Ford Motor Farm Wins Land Stewardship Award

AutoInformed.com

Ford’s extensive holdings comprised hundreds of small farms with a livable house and usable barns.

Ford Motor Company’s Cherry Hill Farm, the last freestanding working farm the automaker owns, has received an award for land stewardship by reducing pollution.

Cherry Hill is an 882-acre operation in Washtenaw County, Michigan that produces corn, soybeans, wheat and hay. Once used by Ford’s now long defunct Tractor Division for testing, the land is cultivated  by the VanWashenova family. The property includes three historic barns and a house. 

Starting in 1906 and continuing through the early part of the 20th century, Henry Ford bought 26,000 acres of rural property in southern Michigan, and Ford himself managed some of it. During these years, Ford began experimenting with agricultural techniques, crops and tractors.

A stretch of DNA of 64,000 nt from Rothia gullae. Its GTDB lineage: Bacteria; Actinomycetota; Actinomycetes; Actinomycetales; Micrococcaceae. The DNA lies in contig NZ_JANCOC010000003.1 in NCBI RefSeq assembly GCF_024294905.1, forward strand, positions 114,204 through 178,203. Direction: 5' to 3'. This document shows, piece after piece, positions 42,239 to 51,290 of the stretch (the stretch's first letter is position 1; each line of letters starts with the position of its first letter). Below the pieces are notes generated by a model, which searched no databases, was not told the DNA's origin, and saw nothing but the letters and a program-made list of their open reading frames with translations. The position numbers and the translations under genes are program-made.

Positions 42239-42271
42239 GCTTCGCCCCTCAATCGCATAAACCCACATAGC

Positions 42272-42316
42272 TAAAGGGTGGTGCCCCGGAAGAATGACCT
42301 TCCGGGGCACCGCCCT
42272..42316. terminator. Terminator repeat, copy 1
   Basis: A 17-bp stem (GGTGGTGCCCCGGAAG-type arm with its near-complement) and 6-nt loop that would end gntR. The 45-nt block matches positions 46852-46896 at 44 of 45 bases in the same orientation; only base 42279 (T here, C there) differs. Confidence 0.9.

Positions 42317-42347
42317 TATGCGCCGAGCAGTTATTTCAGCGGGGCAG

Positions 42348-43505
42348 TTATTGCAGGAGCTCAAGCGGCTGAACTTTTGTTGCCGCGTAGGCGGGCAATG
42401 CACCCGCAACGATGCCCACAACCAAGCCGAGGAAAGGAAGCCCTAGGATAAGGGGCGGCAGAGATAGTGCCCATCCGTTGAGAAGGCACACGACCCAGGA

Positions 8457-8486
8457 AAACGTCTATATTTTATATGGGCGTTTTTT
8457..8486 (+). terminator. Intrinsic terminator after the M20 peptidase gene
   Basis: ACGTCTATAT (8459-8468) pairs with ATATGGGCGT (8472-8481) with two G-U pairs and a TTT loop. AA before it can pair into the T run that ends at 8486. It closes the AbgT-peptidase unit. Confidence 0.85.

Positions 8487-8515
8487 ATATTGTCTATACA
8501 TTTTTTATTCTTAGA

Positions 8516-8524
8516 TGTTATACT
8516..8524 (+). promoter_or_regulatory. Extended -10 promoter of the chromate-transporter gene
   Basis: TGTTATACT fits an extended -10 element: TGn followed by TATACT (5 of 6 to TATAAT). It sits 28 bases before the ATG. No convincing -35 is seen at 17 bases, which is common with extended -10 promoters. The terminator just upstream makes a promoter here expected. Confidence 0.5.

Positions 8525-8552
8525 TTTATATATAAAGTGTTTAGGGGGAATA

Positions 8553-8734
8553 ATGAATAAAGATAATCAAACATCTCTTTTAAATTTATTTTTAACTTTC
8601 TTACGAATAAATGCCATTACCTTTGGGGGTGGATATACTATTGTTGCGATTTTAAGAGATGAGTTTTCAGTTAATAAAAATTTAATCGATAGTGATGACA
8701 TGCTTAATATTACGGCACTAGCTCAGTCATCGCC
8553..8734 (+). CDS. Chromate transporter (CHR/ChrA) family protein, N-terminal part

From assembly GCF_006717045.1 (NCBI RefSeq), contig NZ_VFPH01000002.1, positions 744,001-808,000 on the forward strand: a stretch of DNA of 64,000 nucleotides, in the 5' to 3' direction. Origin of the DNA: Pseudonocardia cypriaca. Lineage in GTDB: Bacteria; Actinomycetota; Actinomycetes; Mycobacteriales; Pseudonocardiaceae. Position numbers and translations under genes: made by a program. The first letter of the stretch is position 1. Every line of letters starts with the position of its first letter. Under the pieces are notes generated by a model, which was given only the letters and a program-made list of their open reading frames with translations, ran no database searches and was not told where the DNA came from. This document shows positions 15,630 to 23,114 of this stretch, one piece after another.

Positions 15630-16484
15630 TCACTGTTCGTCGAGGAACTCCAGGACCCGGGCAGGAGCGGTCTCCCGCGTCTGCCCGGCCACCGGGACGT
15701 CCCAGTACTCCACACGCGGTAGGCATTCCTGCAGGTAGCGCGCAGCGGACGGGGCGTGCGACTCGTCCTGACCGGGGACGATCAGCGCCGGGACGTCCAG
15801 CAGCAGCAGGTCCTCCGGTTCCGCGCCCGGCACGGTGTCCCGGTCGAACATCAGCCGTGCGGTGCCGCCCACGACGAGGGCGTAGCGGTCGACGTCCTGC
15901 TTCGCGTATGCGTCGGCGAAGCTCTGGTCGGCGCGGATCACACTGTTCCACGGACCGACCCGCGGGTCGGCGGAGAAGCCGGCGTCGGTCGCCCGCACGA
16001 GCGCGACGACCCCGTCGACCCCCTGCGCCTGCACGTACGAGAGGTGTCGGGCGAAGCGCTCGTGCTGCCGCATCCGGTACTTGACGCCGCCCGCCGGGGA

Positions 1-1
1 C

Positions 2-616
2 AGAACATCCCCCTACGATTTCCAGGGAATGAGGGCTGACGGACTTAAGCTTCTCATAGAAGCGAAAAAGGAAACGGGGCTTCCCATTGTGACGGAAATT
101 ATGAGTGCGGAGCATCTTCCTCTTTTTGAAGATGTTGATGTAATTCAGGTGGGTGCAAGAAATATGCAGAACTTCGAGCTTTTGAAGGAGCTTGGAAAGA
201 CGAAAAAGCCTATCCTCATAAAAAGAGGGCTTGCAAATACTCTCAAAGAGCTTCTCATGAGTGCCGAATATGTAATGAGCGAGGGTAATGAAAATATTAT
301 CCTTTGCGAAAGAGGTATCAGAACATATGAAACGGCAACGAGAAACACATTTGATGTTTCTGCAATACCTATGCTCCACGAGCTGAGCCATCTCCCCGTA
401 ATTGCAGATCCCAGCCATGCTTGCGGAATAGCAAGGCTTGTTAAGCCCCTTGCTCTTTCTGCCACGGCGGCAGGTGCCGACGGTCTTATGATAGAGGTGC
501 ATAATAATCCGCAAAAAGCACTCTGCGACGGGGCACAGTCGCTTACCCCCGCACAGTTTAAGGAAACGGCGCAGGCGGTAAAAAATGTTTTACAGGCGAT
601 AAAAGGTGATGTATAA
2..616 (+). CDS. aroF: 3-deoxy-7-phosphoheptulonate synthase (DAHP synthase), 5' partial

Ford’s giant land holdings comprised hundreds of family-sized farms, including Cherry Hill. Many were used as meeting places for much of the community. At Cherry Hill, dances were held in the barns and community meetings were held in the house.

Recently, Ford began restoration of the Cherry Hill. Of the three barns, one is restored, one is in the middle of the process and the third will begin restoration next year. In addition, work has been done to the old house including new siding and windows.

About Kenneth Zino

Ken Zino is an auto industry veteran with global experience in print, broadcast and electronic media. He has auto testing, marketing, public relations and communications expertise garnered while working in Asia, Europe and the U.S.
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